‘Mayor Ford will get a driver’

August 16, 2012 - News

Councillor Doug Ford vows that, one way or another, he will convince his brother, Mayor Rob Ford, to start letting staff members drive him during work hours.
“If he’s prepping for the Chicago meeting, he should be prepping in the car while somebody’s driving him to work,” Councillor Ford told the Star on Thursday.
The councillor said he has bugged his brother since they took office in late 2010 to let his staff members drive him, at no extra cost to the city, for official duties.
Councillor Ford said he has raised it again since Tuesday, when a motorist snapped a photo of the mayor reading papers while driving his Cadillac SUV on the Gardiner Expressway. The mayor was en route to City Hall to make a speech announcing a Toronto “business mission” to Chicago next month.
The mayor, faced with his brother’s renewed demands, “says what he says all the time — ya, ya, ya,” Councillor Ford said.
“But we’ll make it happen one way or another. It’s beyond the point of ridiculous. There might be a little bit of dust-up but that’s okay, we’ll get it done.”
Asked why the mayor has been so stubborn on the point, Councillor Ford said: “I don’t have a clue, I really don’t know. I’m not too sure, I wish I could answer that. I wish I could answer a lot of questions.”
Toronto police have in recent years urged drivers to avoid distractions and keep their full attention on the road, saying distracted driving leads to needless injury and death.
But when Ford was asked at the Chicago announcements about the photo posted on Twitter, he shrugged it off, suggesting he was doing nothing wrong and saw no reason not to do it again.
“Yeah, probably. I’m busy,” Ford said when a reporter asked if it was indeed him reading and driving. “Yeah, probably, yeah. I’m trying to catch up on my work and you know I keep my eyes on the road, but I’m a busy man.”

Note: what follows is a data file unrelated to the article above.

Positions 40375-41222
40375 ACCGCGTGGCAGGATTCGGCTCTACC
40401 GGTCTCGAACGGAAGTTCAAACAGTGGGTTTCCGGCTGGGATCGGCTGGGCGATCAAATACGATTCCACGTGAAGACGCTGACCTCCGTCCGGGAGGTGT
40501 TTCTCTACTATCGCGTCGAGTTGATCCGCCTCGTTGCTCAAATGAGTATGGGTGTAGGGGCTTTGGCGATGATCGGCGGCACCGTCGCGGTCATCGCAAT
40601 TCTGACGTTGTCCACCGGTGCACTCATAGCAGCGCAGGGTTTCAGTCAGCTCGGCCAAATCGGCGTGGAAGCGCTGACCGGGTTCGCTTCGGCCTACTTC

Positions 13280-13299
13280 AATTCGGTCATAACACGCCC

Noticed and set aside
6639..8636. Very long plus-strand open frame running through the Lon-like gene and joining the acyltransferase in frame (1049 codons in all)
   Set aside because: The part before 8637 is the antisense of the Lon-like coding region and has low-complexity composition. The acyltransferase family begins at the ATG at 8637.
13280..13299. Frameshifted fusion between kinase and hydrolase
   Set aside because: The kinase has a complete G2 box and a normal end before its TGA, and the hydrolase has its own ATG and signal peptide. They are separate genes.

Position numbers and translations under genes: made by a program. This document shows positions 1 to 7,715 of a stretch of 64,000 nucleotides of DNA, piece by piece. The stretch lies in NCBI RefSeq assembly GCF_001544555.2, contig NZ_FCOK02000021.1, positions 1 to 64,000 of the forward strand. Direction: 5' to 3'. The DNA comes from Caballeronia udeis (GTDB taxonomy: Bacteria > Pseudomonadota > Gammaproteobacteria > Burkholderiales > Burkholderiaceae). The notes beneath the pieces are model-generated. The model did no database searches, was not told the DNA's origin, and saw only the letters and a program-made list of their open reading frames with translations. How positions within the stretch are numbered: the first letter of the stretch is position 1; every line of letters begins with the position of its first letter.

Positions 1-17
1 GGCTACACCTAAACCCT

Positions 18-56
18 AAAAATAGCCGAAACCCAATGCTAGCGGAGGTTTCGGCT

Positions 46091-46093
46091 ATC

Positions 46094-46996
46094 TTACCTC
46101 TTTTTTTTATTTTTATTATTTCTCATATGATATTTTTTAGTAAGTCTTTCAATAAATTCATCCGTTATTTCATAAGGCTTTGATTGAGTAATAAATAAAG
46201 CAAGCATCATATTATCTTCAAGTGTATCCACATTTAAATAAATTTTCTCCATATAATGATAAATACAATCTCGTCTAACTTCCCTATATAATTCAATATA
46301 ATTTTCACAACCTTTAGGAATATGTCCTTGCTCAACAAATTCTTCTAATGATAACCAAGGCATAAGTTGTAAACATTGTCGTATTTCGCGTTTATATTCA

Asked by the CFTO reporter if he didn’t think it was a problem to read while driving on the Gardiner, Ford replied: “Well, I’m busy. I got to be — I don’t know what that has to do with a trade mission, but anyways. Ridiculous questions sometimes, seriously.”
The photo and the mayor’s puzzled response diverted attention from his announcement about the Chicago trip and let to a chorus of voices urging him to let someone else take the wheel.
Numerous councillors including budget chief Mike Del Grande and economic development chair Michael Thompson have called on the mayor to accept a driver.
A Toronto police sergeant issued an unusual plea to the mayor, saying “no amount of money you are saving by not having (a driver) is worth the life of one of your citizens.”
On Wednesday, Police Chief Bill Blair added that he has had “some conversation with the mayor about the value of providing some security to him and some assistance, and I think there is value in having someone moving the mayor around. But that decision is entirely up to him.
“I think some of the difficulties that have been encountered might have been averted had there been some staff there to support him.”
Ford has run into trouble behind the wheel before.
Before being elected to council, he was convicted of drunk driving in Florida in 1999.
In June 2011, a woman said she and her 6-year-old daughter spied the mayor illegally talking on his cellphone while driving downtown and that, when they gave him a thumbs-down gesture, he gave them the finger.
Ford called the incident a “misunderstanding,” but soon began using a hands-free phone system.
This past June, Ford was confronted by a streetcar driver after he drove past the closed back doors of the vehicle when the front doors were open. A police spokesperson said it is safest to stop behind all streetcar doors but only illegal to drive past open doors.
— Torstar News Service